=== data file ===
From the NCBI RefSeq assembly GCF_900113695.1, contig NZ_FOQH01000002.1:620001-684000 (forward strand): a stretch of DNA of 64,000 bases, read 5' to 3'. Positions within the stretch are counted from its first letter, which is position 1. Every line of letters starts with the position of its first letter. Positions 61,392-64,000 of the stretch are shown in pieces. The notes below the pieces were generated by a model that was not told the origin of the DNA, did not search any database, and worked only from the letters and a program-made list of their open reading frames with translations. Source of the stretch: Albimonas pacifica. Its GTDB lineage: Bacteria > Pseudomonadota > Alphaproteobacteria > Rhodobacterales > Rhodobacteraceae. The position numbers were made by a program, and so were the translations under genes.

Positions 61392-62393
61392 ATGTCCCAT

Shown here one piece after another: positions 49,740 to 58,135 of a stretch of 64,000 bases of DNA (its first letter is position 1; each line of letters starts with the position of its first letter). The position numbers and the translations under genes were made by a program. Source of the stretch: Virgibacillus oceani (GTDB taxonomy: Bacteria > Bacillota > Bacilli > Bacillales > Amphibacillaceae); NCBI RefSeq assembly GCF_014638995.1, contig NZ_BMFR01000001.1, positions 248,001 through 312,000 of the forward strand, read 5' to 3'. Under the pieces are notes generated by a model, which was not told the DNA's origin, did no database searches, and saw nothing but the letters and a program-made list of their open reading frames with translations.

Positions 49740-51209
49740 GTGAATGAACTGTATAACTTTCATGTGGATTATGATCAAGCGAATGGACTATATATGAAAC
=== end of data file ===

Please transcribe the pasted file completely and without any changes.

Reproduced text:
From the NCBI RefSeq assembly GCF_900113695.1, contig NZ_FOQH01000002.1:620001-684000 (forward strand): a stretch of DNA of 64,000 bases, read 5' to 3'. Positions within the stretch are counted from its first letter, which is position 1. Every line of letters starts with the position of its first letter. Positions 61,392-64,000 of the stretch are shown in pieces. The notes below the pieces were generated by a model that was not told the origin of the DNA, did not search any database, and worked only from the letters and a program-made list of their open reading frames with translations. Source of the stretch: Albimonas pacifica. Its GTDB lineage: Bacteria > Pseudomonadota > Alphaproteobacteria > Rhodobacterales > Rhodobacteraceae. The position numbers were made by a program, and so were the translations under genes.

Positions 61392-62393
61392 ATGTCCCAT

Shown here one piece after another: positions 49,740 to 58,135 of a stretch of 64,000 bases of DNA (its first letter is position 1; each line of letters starts with the position of its first letter). The position numbers and the translations under genes were made by a program. Source of the stretch: Virgibacillus oceani (GTDB taxonomy: Bacteria > Bacillota > Bacilli > Bacillales > Amphibacillaceae); NCBI RefSeq assembly GCF_014638995.1, contig NZ_BMFR01000001.1, positions 248,001 through 312,000 of the forward strand, read 5' to 3'. Under the pieces are notes generated by a model, which was not told the DNA's origin, did no database searches, and saw nothing but the letters and a program-made list of their open reading frames with translations.

Positions 49740-51209
49740 GTGAATGAACTGTATAACTTTCATGTGGATTATGATCAAGCGAATGGACTATATATGAAAC